3. Digital rights management helps authors retain ownership of their works. It is very easy for a company or user to copy content from someone else’s e-book and rebrand it as their own. With DRM, it is possible to stop anybody from altering content. This also applies to scientists who rely on DRM to protect their inventions.
  4. Digital rights management helps protect income streams. Video and moviemakers spend money to create their videos in the hopes that they will be able to recoup their investments once it hits screens, or when it streams or is distributed online. DRM can help ensure that only paying users are able to watch the video or movie. It also ensures that the video is only accessible to a certain audience. For instance, videos with adult-oriented content should only be accessible to adults who can verify their age.
  5. Digital rights management can help secure files and keep them private. DRM effectively prevents unauthorized users from seeing or reading confidential files.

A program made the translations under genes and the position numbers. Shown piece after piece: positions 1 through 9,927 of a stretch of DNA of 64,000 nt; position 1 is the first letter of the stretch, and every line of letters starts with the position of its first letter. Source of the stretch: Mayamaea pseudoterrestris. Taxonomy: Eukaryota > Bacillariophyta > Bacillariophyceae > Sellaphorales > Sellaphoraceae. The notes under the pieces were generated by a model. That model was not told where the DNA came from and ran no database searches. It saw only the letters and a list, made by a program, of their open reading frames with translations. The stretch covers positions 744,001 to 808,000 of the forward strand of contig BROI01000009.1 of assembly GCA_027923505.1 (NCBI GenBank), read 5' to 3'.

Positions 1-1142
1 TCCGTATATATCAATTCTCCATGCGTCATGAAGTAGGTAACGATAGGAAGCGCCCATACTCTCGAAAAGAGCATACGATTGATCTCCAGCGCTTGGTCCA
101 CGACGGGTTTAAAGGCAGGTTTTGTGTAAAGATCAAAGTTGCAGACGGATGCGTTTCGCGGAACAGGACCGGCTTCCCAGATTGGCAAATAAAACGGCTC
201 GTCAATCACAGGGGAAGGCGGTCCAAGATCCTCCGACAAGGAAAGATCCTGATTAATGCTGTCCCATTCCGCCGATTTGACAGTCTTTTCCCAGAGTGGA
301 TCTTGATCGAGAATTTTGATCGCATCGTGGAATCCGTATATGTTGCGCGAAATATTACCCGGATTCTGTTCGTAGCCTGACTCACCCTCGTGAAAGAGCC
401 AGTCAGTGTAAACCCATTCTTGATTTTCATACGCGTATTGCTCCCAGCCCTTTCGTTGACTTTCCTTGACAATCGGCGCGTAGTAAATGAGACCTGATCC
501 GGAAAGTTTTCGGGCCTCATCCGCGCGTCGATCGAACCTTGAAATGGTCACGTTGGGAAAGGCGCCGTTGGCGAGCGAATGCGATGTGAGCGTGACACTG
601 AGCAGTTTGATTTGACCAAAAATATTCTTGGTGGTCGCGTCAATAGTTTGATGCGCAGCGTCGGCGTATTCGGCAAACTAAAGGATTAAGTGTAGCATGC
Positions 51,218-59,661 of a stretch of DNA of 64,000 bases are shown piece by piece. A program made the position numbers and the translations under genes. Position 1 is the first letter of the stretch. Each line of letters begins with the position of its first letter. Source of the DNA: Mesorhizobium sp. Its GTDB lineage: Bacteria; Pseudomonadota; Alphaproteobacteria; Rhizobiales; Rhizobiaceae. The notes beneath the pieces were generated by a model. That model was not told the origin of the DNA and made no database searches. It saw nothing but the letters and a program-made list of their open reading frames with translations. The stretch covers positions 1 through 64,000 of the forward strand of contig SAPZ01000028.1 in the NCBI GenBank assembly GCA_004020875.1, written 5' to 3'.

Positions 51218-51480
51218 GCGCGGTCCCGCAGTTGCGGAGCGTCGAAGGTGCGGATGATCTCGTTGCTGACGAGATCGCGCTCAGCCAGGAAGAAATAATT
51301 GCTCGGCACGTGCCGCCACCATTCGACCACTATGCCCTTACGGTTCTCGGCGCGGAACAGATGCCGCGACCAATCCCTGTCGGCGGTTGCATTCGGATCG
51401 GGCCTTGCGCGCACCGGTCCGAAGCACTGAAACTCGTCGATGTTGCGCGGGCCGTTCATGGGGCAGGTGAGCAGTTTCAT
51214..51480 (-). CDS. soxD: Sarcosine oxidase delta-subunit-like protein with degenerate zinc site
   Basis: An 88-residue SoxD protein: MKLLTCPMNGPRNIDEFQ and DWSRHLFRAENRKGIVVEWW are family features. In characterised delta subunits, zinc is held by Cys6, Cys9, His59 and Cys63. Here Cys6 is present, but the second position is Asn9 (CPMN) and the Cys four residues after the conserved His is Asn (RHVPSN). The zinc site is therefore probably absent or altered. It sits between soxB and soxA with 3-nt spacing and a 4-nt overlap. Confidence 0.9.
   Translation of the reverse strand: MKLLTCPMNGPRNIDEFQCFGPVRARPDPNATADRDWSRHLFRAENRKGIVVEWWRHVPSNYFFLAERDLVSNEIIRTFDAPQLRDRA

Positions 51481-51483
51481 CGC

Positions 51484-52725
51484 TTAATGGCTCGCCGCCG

Digital assets comprise a substantial portion of the content that people consume and interact with on a daily basis. The digital world opens up the door to a whole new realm of possibilities when it comes to protecting sensitive information, including intellectual property. Far gone are the days when authors needed to be concerned only with consumers running a book through a copy machine. In today’s digital world, digital rights management is imperative for companies spanning every industry to protect their information assets.

Tags: Data Protection 101

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Juliana de Groot

Juliana is a Marketing Operations Specialist at Digital Guardian. Prior to joining DG, she worked at Dell and CarGurus. She graduated Bentley University with a Bachelor of Science in Marketing with a minor in psychology.